HC Deb 07 August 1871 vol 208 cc1061-4

Bill considered in Committee.

(In the Committee.)

Clauses 1 to 4, inclusive, agreed to.

Clause 5 (Ship's draught of water to be recorded).

Amendment proposed, In page 2, line 29, after the word "record," to insert the words "provided that at the time of such record being made a copy thereof had been handed to the master or chief officer of such ship."—(Mr. Graves.)

Question put, "That those words be there inserted."

The Committee divided: — Ayes 52; Noes 54: Majority 2.

Clause agreed to.

Clause 6 agreed to.

Clause 7 (Survey of ships alleged by seamen to be unseaworthy).


said, he objected to a deserting seaman or apprentice being able to raise the issue whether a vessel was unseaworthy, and accordingly would move in page 3, line 37, to leave out "in justification," and insert "by a majority of the seamen and apprentices belonging to such ship," in order that the majority, at least, should have the power of deciding.


said, he thought the precautions against abuse sufficient, particularly as the deserter must make his complaint before leaving the ship, and would refer to the case of the Balaclava, mentioned earlier in the evening, some of whose seamen, sentenced to a month's imprisonment for desertion, had been liberated by the Government, as a justification for the insertion of the clause.


said, they had dealt with a stronger case that evening, that of the Megæra, which was improperly sent to sea, although in her case there was an absence of economical motive.


said, he would consider, before the Report was brought, how many men should to required to support the evidence of the deserter.


said, he was willing to accept a substantial proportion of the crew, such as one-third, or so. His design was, that the objection to the vessel should not be factious in its character.


said, he must continue to urge the adoption of the clause in the interests of the seamen.


said, he thought the right hon. Gentleman (Sir John Pakington) had unduly reflected upon the class of shipowners, and he begged to say that he represented more men before the mast in his constituency than the total number of electors in Droitwich.


said, he must disclaim any intention of attacking a class of traders; but he could not forget the case of the Sea Queen, and another vessel laden with iron, which foundered before they were out of sight of land.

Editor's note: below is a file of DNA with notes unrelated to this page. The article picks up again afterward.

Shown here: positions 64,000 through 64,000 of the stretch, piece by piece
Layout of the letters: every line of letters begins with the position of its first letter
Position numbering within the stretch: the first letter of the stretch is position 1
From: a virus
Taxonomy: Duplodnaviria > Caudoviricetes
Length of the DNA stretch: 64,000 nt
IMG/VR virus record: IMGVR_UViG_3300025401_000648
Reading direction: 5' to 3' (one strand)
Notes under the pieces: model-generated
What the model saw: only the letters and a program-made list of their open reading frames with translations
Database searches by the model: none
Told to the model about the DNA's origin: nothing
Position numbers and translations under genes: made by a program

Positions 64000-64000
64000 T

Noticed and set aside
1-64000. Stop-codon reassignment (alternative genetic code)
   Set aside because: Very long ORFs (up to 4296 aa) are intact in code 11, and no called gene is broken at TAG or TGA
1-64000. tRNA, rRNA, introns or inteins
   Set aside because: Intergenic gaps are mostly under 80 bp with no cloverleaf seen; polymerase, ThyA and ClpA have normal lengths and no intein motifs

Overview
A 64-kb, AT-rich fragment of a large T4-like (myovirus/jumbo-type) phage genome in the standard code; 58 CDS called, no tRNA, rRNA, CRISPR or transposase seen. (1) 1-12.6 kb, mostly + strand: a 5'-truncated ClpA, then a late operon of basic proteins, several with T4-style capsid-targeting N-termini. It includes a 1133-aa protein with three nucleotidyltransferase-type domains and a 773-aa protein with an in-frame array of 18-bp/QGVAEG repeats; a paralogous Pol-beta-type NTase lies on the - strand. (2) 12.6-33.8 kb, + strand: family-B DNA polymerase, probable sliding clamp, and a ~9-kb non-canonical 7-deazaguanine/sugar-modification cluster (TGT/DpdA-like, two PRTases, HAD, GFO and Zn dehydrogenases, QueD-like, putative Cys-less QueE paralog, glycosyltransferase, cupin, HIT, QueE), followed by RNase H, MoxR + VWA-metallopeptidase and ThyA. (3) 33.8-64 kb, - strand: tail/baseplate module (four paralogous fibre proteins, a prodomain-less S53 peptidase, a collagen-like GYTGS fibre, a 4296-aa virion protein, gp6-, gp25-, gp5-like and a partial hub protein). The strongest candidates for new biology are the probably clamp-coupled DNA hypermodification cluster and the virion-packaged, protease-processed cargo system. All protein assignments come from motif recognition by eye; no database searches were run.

said, he had an objection to the whole framework of the clause, which he feared would be a fruitful cause of desertion in the mer- chant service, and would suggest that it should be re-considered by the Government.


said, he would suggest that it should be the complaint of three or four sailors, at least, or of a fourth part of the crew, in certain cases.


said, he would accept the Amendment if the proportion were limited to one-fourth of the seamen belonging to the ship, or if the number of such seamen exceeded 20, then by not fewer than five of such seamen.

Amendment, by leave, withdrawn.

Clause amended accordingly, and agreed to.

Clauses 8 to 10 inclusive, agreed to.

Clause 11 (Sending unseaworthy ship to sea, a misdemeanour).


moved in page 6, line 16, to leave out "a ship," and insert "any ship, including ships belonging to Her Majesty." He thought it was a great mistake to call this a Merchant Shipping Bill; it was a Life Protection Bill; and within the last 12 months merely there having been four striking cases of mischief to Her Majesty's vessels—namely, the Psyche, the Captain, the Agincourt, and the Megæra. He thought the crews of Her Majesty's Navy were quite as much entitled to protection as the merchant navy.

Amendment proposed, in page 6, line 16, to leave out the words "a ship," and insert the words "any ship, including ships belonging to Her Majesty."—(Mr. Graves.)


said, there was a wide distinction between the mercantile and the naval services. In one case there was need of a safeguard; but in the case of the Navy, the vigilant attention of Parliament, which had been well illustrated that evening, was the true safeguard.


observed that the vigilance of Parliament had not prevented the Megæra from being sent to sea.

Question put, "That the words 'a ship' stand part of the Clause."

The Committee divided: — Ayes 57; Noes 27: Majority 30.

Remaining clauses agreed to.

Bill reported; as amended, to be considered To-morrow, at Two of the clock.

The Clerk at the Table informed the House, That Mr. Speaker was unable to resume the Chair during the present sitting of the House.

Whereupon Mr. Dodson, the Chairman of the Committee of Ways and Means, took the Chair as Deputy Speaker, pursuant to the Standing Order.